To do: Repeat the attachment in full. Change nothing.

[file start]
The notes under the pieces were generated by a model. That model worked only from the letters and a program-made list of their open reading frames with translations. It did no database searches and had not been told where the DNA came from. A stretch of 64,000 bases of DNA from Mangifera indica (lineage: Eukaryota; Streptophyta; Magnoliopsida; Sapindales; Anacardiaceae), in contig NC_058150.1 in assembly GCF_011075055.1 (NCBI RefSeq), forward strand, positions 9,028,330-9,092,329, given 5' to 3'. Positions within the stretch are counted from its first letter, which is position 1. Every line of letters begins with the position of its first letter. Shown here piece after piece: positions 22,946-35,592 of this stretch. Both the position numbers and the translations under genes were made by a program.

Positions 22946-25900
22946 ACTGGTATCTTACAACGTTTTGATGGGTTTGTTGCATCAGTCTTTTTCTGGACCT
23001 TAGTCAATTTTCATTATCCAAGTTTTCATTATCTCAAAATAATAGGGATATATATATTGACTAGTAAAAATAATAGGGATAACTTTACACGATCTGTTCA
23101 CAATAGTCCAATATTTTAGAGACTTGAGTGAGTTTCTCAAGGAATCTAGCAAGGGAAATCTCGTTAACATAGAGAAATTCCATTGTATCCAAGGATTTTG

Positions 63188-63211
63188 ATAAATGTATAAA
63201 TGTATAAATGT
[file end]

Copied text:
The notes under the pieces were generated by a model. That model worked only from the letters and a program-made list of their open reading frames with translations. It did no database searches and had not been told where the DNA came from. A stretch of 64,000 bases of DNA from Mangifera indica (lineage: Eukaryota; Streptophyta; Magnoliopsida; Sapindales; Anacardiaceae), in contig NC_058150.1 in assembly GCF_011075055.1 (NCBI RefSeq), forward strand, positions 9,028,330-9,092,329, given 5' to 3'. Positions within the stretch are counted from its first letter, which is position 1. Every line of letters begins with the position of its first letter. Shown here piece after piece: positions 22,946-35,592 of this stretch. Both the position numbers and the translations under genes were made by a program.

Positions 22946-25900
22946 ACTGGTATCTTACAACGTTTTGATGGGTTTGTTGCATCAGTCTTTTTCTGGACCT
23001 TAGTCAATTTTCATTATCCAAGTTTTCATTATCTCAAAATAATAGGGATATATATATTGACTAGTAAAAATAATAGGGATAACTTTACACGATCTGTTCA
23101 CAATAGTCCAATATTTTAGAGACTTGAGTGAGTTTCTCAAGGAATCTAGCAAGGGAAATCTCGTTAACATAGAGAAATTCCATTGTATCCAAGGATTTTG

Positions 63188-63211
63188 ATAAATGTATAAA
63201 TGTATAAATGT